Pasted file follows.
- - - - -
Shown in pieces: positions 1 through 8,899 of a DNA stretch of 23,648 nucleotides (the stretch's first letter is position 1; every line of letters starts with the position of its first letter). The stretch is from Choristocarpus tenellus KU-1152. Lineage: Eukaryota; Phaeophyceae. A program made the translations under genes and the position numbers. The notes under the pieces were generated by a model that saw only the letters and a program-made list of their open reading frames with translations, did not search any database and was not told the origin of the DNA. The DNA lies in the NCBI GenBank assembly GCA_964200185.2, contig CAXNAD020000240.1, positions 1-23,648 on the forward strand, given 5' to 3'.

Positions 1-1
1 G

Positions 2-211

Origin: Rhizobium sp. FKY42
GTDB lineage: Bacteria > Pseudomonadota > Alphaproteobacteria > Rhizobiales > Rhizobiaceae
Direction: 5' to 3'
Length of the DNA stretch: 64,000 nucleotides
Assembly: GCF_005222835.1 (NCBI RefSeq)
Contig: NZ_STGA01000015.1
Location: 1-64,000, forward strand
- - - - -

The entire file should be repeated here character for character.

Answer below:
Shown in pieces: positions 1 through 8,899 of a DNA stretch of 23,648 nucleotides (the stretch's first letter is position 1; every line of letters starts with the position of its first letter). The stretch is from Choristocarpus tenellus KU-1152. Lineage: Eukaryota; Phaeophyceae. A program made the translations under genes and the position numbers. The notes under the pieces were generated by a model that saw only the letters and a program-made list of their open reading frames with translations, did not search any database and was not told the origin of the DNA. The DNA lies in the NCBI GenBank assembly GCA_964200185.2, contig CAXNAD020000240.1, positions 1-23,648 on the forward strand, given 5' to 3'.

Positions 1-1
1 G

Positions 2-211

Origin: Rhizobium sp. FKY42
GTDB lineage: Bacteria > Pseudomonadota > Alphaproteobacteria > Rhizobiales > Rhizobiaceae
Direction: 5' to 3'
Length of the DNA stretch: 64,000 nucleotides
Assembly: GCF_005222835.1 (NCBI RefSeq)
Contig: NZ_STGA01000015.1
Location: 1-64,000, forward strand